Coffer: (n) a cashbox
Old-fashioned words, at least to me, often sound creepy.
“Coffer” is one of them.
It always conjures images from Edgar Allen Poe. For those of you who don’t know who he is, he was a drug-addicted writer of macabre stories, back … really, when everybody who was a writer was drug-addicted.
For instance, I can’t think about “pit” without thinking of “pendulum.” One of his stories. And I know this–nothing good is ever going to happen at a pit. And a pendulum is certainly going to knock you over.
Meanwhile, back at coffer…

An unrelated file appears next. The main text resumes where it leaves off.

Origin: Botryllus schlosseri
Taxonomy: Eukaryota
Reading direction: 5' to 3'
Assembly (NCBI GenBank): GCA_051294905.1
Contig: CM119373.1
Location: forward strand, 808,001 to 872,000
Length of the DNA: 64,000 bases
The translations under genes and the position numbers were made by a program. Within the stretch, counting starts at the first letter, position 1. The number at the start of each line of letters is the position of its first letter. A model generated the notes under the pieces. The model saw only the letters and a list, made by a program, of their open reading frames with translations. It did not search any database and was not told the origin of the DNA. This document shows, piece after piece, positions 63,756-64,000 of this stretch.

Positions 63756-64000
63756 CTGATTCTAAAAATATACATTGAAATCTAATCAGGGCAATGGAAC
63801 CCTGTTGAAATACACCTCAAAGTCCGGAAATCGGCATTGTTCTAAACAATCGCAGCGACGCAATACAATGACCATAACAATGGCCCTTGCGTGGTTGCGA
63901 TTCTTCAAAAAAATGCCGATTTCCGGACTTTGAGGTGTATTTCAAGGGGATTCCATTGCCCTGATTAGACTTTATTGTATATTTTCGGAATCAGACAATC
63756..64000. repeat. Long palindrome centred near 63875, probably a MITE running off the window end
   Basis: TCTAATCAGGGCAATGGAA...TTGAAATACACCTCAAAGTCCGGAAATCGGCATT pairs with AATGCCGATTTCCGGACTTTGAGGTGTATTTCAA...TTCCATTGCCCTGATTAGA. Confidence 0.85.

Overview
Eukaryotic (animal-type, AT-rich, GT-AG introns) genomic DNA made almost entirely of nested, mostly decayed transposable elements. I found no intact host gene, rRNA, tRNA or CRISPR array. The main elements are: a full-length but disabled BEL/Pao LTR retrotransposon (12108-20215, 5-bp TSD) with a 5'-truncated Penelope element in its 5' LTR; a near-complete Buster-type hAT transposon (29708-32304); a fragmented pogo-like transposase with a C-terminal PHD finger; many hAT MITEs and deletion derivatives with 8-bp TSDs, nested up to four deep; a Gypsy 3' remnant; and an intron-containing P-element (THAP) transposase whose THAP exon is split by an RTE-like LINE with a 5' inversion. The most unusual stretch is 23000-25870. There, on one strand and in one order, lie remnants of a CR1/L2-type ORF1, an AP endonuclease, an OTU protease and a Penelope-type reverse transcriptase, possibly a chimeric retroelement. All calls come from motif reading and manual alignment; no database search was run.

A coffer conjures the image of a wealthy man, sitting and counting his coins as the thief breaks in behind him in his study and kills him, and his eyes bulge out and he squeezes his coins and then his hand releases them and they fall to the ground. The murderer chuckles, grabs the coffer and hurries away–the style of the running steps somehow resembling a Hungarian dancer.
Maybe I should stop writing this before you get worried about me.
Let me put it this way–just in case “coffer” is creepy, I don’t have one.
I have a wallet and a bank account.
Try to make something sinister out of that.
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